"It is great to see our next generation coming forth with creative ideas," county Mayor Peter Corroon said, "and looking for ways to become more involved in the community."

(excerpted from The Salt Lake Tribune, September 27, 2011)

I've never met Morgan, but truly, I would give her a standing ovation!  She started at the beginning by identifying her issue. Morgan found a key element that moved her to action:  1 in 7 kids not having enough to eat.  And from that one issue, she did her homework and came up with a plan that she led, where she worked with others, led a team and encouraged cooperative learning/working together.  

Morgan discovered the need, connected with how to fill it in her community, and then took action to make the world a better place.  And on top of all that, she created a project that was measurable and sustainable by the population she wanted to help.  Truly an Silver Award Project that meets and exceeds the requirements.  I wonder what she'll do for her Gold?

Wednesday, January 4, 2012

Silver Award - Adult Perspective

Happy New Year!  And what do I start thinking about this New Year?   The Silver Award, of course, but this time from the adult perspective….

What is your adult role?  What should you be doing to support your girls as they get ready for their Silver Award work?

First, take the Silver Award Training Class offered by Council.  This will provide you with some great information as well as a chance to chat with some other advisors.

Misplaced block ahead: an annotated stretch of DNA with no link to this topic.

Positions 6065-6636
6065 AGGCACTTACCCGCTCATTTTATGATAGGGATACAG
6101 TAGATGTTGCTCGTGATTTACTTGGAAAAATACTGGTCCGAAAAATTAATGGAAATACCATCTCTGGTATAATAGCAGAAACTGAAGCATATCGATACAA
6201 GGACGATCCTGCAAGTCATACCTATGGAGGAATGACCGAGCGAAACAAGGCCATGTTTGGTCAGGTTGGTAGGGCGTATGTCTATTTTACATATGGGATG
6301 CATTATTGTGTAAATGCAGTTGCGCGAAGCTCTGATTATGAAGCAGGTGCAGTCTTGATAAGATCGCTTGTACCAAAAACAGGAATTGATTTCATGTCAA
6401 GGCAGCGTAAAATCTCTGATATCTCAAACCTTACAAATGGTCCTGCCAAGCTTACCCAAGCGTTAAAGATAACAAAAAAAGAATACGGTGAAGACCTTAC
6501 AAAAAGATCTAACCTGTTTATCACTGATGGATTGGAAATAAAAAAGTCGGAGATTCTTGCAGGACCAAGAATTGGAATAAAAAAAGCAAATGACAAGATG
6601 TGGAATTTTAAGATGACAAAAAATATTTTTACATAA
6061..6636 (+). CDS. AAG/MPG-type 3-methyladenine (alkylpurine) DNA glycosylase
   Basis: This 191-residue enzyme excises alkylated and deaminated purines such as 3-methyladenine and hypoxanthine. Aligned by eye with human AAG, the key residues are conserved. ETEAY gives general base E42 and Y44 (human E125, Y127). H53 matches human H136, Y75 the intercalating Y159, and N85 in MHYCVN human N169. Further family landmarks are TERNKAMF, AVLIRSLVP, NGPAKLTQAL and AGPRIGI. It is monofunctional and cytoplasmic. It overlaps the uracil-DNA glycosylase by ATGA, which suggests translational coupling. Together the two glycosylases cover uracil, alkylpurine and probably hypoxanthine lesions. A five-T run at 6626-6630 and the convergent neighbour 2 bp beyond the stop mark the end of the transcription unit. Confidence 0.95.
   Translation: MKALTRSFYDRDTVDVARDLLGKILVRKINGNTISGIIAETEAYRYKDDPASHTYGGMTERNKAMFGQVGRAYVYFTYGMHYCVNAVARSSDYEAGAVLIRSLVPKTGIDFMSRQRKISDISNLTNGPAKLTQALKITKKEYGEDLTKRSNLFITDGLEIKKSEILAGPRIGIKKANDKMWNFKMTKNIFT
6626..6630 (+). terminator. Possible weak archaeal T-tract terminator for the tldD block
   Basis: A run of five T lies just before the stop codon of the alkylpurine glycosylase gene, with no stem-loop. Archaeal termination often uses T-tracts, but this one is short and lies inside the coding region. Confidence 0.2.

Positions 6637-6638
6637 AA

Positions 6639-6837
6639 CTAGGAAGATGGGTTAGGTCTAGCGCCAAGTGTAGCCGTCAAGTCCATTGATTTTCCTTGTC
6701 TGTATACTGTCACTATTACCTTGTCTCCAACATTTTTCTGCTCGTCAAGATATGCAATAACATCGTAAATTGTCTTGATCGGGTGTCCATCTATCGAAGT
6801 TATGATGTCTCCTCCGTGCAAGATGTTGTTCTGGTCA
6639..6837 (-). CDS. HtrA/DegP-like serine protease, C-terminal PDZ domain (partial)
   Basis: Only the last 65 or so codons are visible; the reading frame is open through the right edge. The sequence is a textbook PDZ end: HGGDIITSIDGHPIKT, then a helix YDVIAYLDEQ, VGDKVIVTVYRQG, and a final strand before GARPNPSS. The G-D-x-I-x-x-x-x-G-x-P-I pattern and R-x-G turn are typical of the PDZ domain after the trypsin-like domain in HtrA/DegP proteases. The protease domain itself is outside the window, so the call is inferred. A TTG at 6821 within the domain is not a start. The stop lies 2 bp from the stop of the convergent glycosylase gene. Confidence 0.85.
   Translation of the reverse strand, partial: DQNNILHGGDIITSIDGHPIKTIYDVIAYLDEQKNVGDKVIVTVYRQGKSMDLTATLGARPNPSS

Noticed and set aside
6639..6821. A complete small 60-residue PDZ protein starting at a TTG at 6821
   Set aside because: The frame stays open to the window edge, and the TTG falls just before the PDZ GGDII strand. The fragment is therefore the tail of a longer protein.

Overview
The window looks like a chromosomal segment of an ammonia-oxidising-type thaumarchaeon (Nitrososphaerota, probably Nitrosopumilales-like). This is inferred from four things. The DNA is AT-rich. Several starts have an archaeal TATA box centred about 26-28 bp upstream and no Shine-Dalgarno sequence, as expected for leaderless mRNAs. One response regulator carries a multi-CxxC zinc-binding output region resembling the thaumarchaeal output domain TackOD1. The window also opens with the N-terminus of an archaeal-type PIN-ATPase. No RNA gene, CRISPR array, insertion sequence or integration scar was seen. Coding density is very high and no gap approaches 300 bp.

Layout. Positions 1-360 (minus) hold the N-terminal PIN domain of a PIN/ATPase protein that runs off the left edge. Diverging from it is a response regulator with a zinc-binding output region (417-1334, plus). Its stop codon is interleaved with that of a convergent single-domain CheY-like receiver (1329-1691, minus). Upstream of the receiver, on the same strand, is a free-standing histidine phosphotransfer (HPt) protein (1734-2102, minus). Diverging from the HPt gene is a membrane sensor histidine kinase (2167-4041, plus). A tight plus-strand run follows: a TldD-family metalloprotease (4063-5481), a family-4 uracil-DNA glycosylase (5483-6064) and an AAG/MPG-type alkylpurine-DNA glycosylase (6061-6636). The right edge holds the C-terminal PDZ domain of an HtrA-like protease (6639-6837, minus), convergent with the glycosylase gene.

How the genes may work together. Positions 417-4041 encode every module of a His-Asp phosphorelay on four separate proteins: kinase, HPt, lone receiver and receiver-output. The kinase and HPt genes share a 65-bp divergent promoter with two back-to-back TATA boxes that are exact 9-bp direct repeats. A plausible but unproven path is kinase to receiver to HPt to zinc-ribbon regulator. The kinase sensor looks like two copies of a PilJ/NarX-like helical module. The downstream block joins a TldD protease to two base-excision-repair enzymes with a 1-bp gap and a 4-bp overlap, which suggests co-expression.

Encourage the girl to think critically and outside the box.  Binkys for babies, neo-natal caps for preemies and Daisy Play Days are not sufficient projects on their own!  Work with the girls to start on page one of the new Silver Guidelines (in their NEW Cadette Girl Guide).  Don’t start with the end, start with identifying the issue and working from there.

Cheerlead!  Support her work.  Encourage her thought process.  Provide assistance as asked, but really put it back on the girl to go find the answers.  You can help locate the resources, but then back away, and let the girls do the exploring.

She might get stuck!  Answer her questions or help her find those who can provide the information.  You might suggest avenues that she might not be aware of, and you can help her to access these new pathways.

You are her troop leader, and while you can certainly take the training and act as her advisor, I would also encourage her to identify an advisor for her project.  Perhaps there is a troop parent who can take the training and act as the advisor?  Or perhaps this is something that your co-leader would want to take on as her job?  And truly, if only a few of your girls want to earn the Silver, having an outside advisor could work really well.